“As we head into the cold and flu season, coupled with the increased news coverage of the new strain of virus called Enterovirus, we want to share information that has come to us from the New York Statewide School Health Center. Please read their notification below,” the statement began.

Cohen's Children Medical Center
Cohen’s Children Medical Center

Recent news reports have shared that a virus called Enterovirus D68 (EV D68) has been found in school aged children in many states. It is now in New York. Most people infected with enteroviruses do not have symptoms or have only mild flu-like symptoms. There is no treatment for illness caused by EV-D68.

The virus can be found in saliva and nasal mucus. It spreads from person to person through coughing, sneezing, or touching surfaces.
Mild symptoms may include fever, runny nose, sneezing, coughing and body/muscle aches. Most of the children who got very ill with EV-D68 infection had trouble breathing, and some had wheezing. Many of these children had a history of breathing problems due to asthma or cystic fibrosis.

If your child develops a fever, runny nose, sneezing, cough, body and muscle aches, please do not send your child to school until he/she does not have a fever, is not taking any medicines to reduce the fever, and is well enough to stay in class all day and learn. Until then, please allow your child to rest and get better at home. If your child is not having serious breathing problems, you can use over-the-counter medications for pain and fever. Aspirin should not be given to children. If your child is having breathing problems, you should contact your doctor or health care provider immediately.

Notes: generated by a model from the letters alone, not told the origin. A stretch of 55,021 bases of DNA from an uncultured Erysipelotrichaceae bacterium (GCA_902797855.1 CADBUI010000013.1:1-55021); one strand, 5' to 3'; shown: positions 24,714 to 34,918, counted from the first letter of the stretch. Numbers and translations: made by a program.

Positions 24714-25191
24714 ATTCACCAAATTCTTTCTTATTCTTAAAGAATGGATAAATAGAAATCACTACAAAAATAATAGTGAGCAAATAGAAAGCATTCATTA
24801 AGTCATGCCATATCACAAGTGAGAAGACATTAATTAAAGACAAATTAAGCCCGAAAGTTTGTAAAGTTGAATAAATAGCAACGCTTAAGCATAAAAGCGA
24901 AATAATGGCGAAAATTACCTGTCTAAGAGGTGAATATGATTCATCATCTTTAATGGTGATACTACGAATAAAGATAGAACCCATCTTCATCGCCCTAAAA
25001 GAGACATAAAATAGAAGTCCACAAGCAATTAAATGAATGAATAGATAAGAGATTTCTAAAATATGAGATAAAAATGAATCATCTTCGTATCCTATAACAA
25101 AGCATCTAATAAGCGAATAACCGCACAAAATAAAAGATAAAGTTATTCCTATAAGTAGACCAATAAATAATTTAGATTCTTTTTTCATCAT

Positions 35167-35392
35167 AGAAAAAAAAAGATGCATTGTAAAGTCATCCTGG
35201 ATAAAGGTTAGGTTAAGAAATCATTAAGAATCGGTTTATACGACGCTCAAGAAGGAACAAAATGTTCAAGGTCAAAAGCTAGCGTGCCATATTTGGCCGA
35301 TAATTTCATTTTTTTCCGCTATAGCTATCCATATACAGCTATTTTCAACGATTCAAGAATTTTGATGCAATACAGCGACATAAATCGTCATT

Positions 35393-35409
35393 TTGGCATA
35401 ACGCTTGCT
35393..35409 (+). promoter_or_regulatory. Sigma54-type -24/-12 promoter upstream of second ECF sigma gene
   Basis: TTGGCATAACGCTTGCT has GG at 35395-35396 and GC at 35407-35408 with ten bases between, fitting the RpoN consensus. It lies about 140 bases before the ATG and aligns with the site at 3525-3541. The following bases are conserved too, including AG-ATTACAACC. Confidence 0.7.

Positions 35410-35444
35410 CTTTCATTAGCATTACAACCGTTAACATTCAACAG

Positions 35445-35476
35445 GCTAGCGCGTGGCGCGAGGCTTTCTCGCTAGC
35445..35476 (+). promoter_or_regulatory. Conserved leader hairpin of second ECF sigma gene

To help protect your child please remind them to:
• Wash their hands often with soap and water for 20 seconds.
• Avoid touching their eyes, nose and mouth with unwashed hands.
• Avoid kissing, hugging and sharing cups or eating utensils with people who are sick.
• Cover their nose and mouth when coughing or sneezing, using a tissue if possible.
•Disinfect frequently touched surfaces, such as toys and doorknobs, especially if someone is sick.

Hand washing with soap and water is the best method for cleaning hands. If soap and water are not available, alcohol based hand sanitizers (60 percent concentration or greater) may be used. We recommend you supervise your child when using hand sanitizer. If your child is sensitive to hand sanitizer products, please notify the school.

District staff is reminding students to cover their mouths when coughing and sneezing, throw their tissue in a trash can, wash their hands, and not share any personal items. Areas that students touch frequently will be given additional attention.

Contact your school nurse if you have any questions or concerns. For additional information, please refer to the links listed below:
http://www.cdc.gov/mmwr/preview/mmwrhtml/mm6340a11.htm?s_cid=mm6340a11_e
http://www.health.ny.gov/press/releases/2014/2014-09-12_ev-d68_confirmed.htm.

These prevention tips are especially important for individuals or persons with family members who are infants, or who have chronic health conditions or compromised immune systems. For more information on EV-D68 visit the Center for Disease Control and Prevention (www.cdc.gov).

—-Joe Scotchie contributed to this article